12 Feb Dangers of All or Part of Your Business Becoming a Probate Asset
By: Barry E. Haimo, Esq.
February 4, 2019
Dangers of All or Part of Your Business Becoming a Probate Asset
Before you can understand why having your business tied up in probate can be a disaster, you have to first understand what probate is and is not. Catch up about probate using the links below.
Probate page: http://bit.ly/2zdYOUo
Probate sequence of posts (left hand column list of posts): http://bit.ly/2RAzcFv
As you now know, all assets owned by a deceased person in his or her name are included in the estate (and some even not in his or her name). If it’s a business, and regardless of whether or not it’s Apple, Google, Amazon, Netflix, Tesla, Disney or a small mom and pop closely held business called “Uncle Joe’s Restaurant, Inc.”, it’s included in the estate. So what does that mean?
The Personal Representative (“Executor” in other states) has the fiduciary obligation to administer the estate. He/She/It must identify all the probate assets, beneficiaries and creditors (we call it the ABCs) and disclose same on the inventory and fiduciary accounting. The beneficiaries and creditors all have an interest in the estate so they are entitled to notice and they are going to pay special attention to the business. They are entitled to know the date of death value and will certainly have something to say if it’s perceived to be undervalued. Importantly, the Personal Representative has a fiduciary obligation to maximize the value of the estate so he/she/it cannot overlook a potentially undervalued business appraisal or accept an appraisal produced by an unqualified appraiser (or an appraiser chosen by an adverse party). You can expect a few hearings on the subject as this issue slowly gets resolved through the court system. It’s worth noting you should get an appraisal at the time of death for tax purposes even if you avoid probate. The difference is that it’s private and doesn’t involve a lot of parties who have rights.
Remember that legitimate creditors are entitled to be paid out of the assets in the estate, which includes the business. If there’s insufficient assets in the estate, then the business will be liquidated and the proceeds derived therefrom may likely be used to settle the deceased’s creditors’ claims. What’s left will be devised to the beneficiaries pursuant to the will or via statute (if there is no will). Consequently, all or part of the business will end up being owned by the beneficiary or beneficiaries, and it’s likely that (i) the beneficiaries have no relationship with the surviving partners in the business, (ii) the beneficiaries are not interested in participating in the business and will likely abandon the interest or want to sell their shares to a third party or (iii) the beneficiaries will not be qualified to work the business and be more of a burden than benefit.
Good business people execute shareholders agreements or operating agreements which address, among other triggers, a death triggered buy-back in what’s called a “buy-sell” agreement. Even with a buy-sell agreement, while the estate administration is pending, the Personal Representative is effectively acting as the shareholder on behalf of the business interest, and is again, charged with an obligation to maximize the value of the estate. Without a buy-sell agreement, very often your surviving business partners will not have a relationship with the Personal Representative. In addition, similar to the risks of a beneficiary turned partner, it’s likely that (i) the Personal Representative is not interested in participating in the business and will likely abandon the interest or want to sell its shares to a third party or (iii) the Personal Representative will not be qualified to work the business and be more of a burden than benefit.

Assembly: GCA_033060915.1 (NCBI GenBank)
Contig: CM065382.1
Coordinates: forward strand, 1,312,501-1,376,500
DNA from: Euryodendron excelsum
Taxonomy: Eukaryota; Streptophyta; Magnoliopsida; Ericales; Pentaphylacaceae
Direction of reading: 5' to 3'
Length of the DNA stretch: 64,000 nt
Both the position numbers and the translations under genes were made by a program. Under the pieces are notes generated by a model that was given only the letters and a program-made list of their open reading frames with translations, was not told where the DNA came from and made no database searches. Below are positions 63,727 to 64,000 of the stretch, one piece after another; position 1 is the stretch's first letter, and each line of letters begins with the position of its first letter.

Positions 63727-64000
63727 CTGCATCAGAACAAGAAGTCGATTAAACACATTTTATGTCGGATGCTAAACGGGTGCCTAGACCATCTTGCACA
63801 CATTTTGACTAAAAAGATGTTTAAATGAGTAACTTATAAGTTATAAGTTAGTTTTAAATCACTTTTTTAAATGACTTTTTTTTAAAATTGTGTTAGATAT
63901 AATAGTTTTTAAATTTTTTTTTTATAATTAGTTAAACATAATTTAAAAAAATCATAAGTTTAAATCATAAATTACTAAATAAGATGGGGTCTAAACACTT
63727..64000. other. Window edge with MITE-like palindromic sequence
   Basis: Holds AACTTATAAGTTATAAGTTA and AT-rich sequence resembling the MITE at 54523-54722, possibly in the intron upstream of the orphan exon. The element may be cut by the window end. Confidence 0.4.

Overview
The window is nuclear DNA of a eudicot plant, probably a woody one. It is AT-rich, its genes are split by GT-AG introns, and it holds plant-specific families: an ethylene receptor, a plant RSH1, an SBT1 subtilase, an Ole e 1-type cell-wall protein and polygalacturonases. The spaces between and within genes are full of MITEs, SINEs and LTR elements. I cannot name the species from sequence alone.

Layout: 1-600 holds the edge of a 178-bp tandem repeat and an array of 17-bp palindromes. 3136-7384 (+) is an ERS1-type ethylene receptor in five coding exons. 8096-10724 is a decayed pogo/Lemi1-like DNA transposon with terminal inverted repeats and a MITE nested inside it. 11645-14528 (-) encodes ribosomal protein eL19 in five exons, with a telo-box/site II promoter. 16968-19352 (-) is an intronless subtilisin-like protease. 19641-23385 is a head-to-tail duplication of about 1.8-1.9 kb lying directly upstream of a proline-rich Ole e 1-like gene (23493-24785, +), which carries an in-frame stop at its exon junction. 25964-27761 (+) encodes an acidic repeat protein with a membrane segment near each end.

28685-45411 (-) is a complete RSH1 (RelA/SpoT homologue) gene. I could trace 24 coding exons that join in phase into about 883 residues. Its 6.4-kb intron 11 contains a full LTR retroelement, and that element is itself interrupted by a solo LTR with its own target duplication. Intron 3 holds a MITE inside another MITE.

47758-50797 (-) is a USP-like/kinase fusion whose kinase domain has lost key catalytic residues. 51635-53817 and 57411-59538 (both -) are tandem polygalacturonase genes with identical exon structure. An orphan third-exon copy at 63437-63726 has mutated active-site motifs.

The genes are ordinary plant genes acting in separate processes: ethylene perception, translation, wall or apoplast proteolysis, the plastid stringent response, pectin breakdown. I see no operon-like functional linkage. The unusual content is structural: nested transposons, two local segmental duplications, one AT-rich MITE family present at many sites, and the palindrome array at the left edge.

On one hand, the buy-sell agreement will expedite liquidation of the shares and transfer of shares to the appropriate beneficiaries. It will also enable the surviving partners to continue to operate the business with less disruption, which is better for them and their families. On the other hand, it does not avoid the probate process or avoid the public nature of the proceedings. There are additional steps to take, which we’ll cover in a different post.
Time Consuming and Expensive Process
This process can take a very long time, sometimes 1-2 years, which cannot possibly be good for the business during that time. It also is quite financially draining. With valuations, hearings and attorneys fee and costs, it could easily be over $10,000. Further, even if the Personal Representative is very diligent, there are so many other parties that can hold it up: judges, case managers, clerks, judicial assistants, creditors, attorneys to creditors, beneficiaries, attorneys to beneficiaries, etc.
It’s also worth mentioning that the inventory disclosing the value of the business is public record.
Here’s the bottom line: you don’t want your business going through the probate process and neither do your partners. Nobody’s more qualified to operate it than people who know the business well, and that’s not the Personal Representative and likely not the beneficiaries either. It’s public, time consuming and there’s a lot of parties involved, which makes it very complicated. There are solutions, but an estate planning attorney is not enough. You need an estate and business planning attorney, and that’s what we do.
THE INFORMATION CONTAINED HEREIN IS INTENDED FOR INFORMATIONAL PURPOSES ONLY. EACH SITUATION IS HIGHLY FACT SPECIFIC AND REQUIRES A CONSULTATION TO UNDERSTAND SUCH FACTS AND THE CLIENT’S NEEDS AND GOALS. ACCORDINGLY, NOTHING CONTAINED HEREIN CONSTITUTES LEGAL ADVICE.
Barry E. Haimo, Esq.
Strategic Planning With Purpose®
Originally posted 2019-02-05 10:00:53.